Thursday, July 24, 2008

Tuesday, July 22, 2008

Facing My Fear

So.


I just finished reading another gem of a book by romance author Lydia Joyce, desperately wanting to buy the next one in the series today.


Yes, I did say romance novel - the one genre I swore I would never read. And yet, Ms. Joyce is a goddess when it comes to Gothic romances; each book is layered with not only a good love story but historical facts (most of the books are set during the Victorian age - mid 1800s) and intrigue.

I finished Whispers in the Night in a day and several hours then, with a look of satisfaction on my face, played my favourite game: What Will Kimberly Read Now? As most of you have seen in my pictures on my profile, my library is pretty extensive for someone who lives in a one bedroom apartment but hey, you do what you gotta do!

After picking up and putting down several titles, I finally decided on one and when I realized what I had done, I almost panicked.

There is one book that I have not been able to finish two times in a row in my life. I reach the same page, the same scene, and I calmly put down the book and pick up a cozy mystery or a D & D fantasy book. However, this book was written by one of my favourite authors and for me, the Goth Librarian, to say that I have not read it yet is blasphemy.

The book? Glad you asked.

Middlemarch by George Elliot.



I can hear you groaning out there . . .


I love all things from the 60s - the 1860s and Middlemarch is no exception. I have watched the BBC production of the book (fell in love with it), I have purchased several copies of the book for my own amusement, and so on. However, as most of you know, Middlemarch is no skip in the park. It is, to be exact, an 811 page skip in the park (the number of pages in my latest copy).

So, why try to read it?

Simple. Because I love literature.

Many of you would run screaming at the sight of this mammoth book, and years ago I almost did the same thing (twice), but today is different. I am older and my tastes have changed. I tried to read it before because I loved literature and because I wanted to look sophisticated and cool. Now, I want to read it because I love literature and . . . that's all.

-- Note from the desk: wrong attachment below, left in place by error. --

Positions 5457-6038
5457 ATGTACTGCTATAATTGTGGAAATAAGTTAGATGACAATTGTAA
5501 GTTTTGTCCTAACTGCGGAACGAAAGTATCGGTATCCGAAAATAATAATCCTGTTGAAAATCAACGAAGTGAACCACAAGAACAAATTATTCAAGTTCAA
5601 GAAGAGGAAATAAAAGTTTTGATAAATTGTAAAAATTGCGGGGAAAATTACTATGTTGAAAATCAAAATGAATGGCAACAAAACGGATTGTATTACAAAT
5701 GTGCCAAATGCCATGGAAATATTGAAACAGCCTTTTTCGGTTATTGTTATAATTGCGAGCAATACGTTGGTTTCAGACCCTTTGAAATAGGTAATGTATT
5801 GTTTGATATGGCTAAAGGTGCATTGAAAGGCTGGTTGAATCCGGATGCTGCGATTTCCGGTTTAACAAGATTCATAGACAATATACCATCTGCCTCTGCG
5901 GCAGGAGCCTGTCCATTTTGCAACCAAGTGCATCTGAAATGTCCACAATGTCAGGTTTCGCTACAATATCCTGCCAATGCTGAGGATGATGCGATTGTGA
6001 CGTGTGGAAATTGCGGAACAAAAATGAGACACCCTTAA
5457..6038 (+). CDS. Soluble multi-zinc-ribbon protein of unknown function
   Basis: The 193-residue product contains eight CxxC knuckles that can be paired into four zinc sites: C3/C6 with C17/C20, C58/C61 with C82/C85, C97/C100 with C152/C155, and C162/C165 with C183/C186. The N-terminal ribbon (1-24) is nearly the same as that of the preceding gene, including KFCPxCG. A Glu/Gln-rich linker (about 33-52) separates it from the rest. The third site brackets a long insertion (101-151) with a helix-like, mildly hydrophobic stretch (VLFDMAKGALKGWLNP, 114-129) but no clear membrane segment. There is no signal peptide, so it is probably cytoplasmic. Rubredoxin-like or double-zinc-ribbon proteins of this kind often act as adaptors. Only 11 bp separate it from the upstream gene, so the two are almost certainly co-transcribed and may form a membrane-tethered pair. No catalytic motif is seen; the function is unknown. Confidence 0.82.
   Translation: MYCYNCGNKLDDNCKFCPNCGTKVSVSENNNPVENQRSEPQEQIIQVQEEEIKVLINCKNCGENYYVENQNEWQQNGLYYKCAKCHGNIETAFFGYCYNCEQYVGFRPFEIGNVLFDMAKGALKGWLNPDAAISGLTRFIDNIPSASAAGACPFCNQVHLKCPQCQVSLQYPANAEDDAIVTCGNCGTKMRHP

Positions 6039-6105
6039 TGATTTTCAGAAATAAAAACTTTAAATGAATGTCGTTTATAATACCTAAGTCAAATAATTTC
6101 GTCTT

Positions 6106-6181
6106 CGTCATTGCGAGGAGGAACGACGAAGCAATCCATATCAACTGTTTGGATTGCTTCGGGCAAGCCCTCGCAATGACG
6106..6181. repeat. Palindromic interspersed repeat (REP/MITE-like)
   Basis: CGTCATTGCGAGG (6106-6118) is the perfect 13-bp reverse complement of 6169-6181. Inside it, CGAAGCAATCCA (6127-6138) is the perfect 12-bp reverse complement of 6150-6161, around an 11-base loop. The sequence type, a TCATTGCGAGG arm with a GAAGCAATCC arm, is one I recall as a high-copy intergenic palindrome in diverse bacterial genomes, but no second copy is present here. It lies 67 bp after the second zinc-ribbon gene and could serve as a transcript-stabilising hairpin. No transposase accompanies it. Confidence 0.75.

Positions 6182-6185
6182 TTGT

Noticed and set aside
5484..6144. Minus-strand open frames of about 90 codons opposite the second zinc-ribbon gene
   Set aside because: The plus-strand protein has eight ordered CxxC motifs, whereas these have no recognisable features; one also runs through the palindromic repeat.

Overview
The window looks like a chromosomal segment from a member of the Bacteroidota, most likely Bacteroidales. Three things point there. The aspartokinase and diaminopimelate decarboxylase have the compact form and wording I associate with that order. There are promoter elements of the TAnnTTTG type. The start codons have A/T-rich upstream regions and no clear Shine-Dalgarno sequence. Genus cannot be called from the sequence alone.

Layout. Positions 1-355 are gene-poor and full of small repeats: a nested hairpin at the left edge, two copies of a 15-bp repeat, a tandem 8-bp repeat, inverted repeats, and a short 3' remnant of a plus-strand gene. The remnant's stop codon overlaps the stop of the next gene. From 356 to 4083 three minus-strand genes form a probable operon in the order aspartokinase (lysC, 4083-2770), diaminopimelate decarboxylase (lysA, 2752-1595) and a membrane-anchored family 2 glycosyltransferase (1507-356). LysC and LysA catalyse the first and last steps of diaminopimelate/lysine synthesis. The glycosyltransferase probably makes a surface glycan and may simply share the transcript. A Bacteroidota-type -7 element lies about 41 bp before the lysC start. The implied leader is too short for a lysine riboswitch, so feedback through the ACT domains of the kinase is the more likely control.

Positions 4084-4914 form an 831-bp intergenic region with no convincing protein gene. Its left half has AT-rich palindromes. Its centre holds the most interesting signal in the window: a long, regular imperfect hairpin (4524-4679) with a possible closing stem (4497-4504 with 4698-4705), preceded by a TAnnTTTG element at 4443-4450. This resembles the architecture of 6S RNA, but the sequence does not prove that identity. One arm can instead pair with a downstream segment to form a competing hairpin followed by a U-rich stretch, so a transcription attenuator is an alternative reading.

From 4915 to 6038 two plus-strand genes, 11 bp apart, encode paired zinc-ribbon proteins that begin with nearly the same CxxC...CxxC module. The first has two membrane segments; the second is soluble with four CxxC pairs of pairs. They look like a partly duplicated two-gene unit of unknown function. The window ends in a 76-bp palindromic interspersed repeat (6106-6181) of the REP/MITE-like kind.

So, tonight marks the beginning of my third attempt to read the book that I swore I would never try to read again.

Question: have any of you ever read Middlemarch? Are any of you interested in reading Middlemarch? I'll write a review for this book so let me know if you are interested in reading it!

Thanks for reading.

Friday, July 11, 2008

(nothing)

She wanted to be there for him


in the rain, the train slowly coming


to a ferocious halt.


A sound unlike any other


escaped her throat when she saw his face-


all past black gone, replaced by something holy.

Wednesday, July 9, 2008

Indigo: A Poem in Three Parts

I

An indigo painted dream lies here

as a beacon for all who seek to dream.

Ripples cascading forever and into the past

long for those who are full; a denied

absence of colour, prolonged interrogations

and still, a silent curse

blessed on the head of one who is asleep.

The words here are pure,

resistant to fire and calming to hands cool

and fragrant of dying roses.

Words are linked to a forgiving blessing

given by a priest or witch doctor

who rattles the bones of dead goddesses.

Supple and limber are the dreams

awakened by the non blue non black painting,

giving those who have lost hope a chance to blink.

My eyes, still crying from when I was born

are stained the same colour as the painting-

my scarlet letter for a new generation.



II

Guilt: a form of controlling others.

Nonsense to those who fear

an otherwise bastard of a tale.

Fires, small and large, smell sweetly

of the herbs thrown in, giving off such heady scents

that we can not help ourselves but rather sing.

From the indigo painting to the fire

that was started by fish who knew better.

Atrocious, I think (such a humble writer am I),

to prefer the light to the dark,

of saints and shadows, of sunflowers and water lillies,

here I stand before you, on trial for my creation

of what sets people free. Guilt, they tell me,

comes not from me but rather what lies behind me-

the painting of indigo, of colour and of none.

Yet they see my eyes ringed with sweat,

they see my eyes of indigo,

they see my painting of indigo.

My guilt becomes my skin.



III

She is what you make of her.

I can not take credit for her birth

but how I wish I could; she comes from the painting,

the central force of the dreaming and the lost.

To touch her is to forever sleep, snuggled

deep within the folds of a womb of black.

She is not coarse; soft hands guide me and only me

towards the painting that I both love and fear.

The silence surrounds us, swallows the writer whole

and later, much later, is awakened by the

sounds of the sea; at last, the writer

is in the painting, a captive willing

to desert all she knew of before.

This is her pardon for the guilt

(I am made clear again)

made recognizable by the trial that never happened.

And this, you may ask me,

what of this? What is next?

What is before and what has occurred?

I smile and say "Nothing."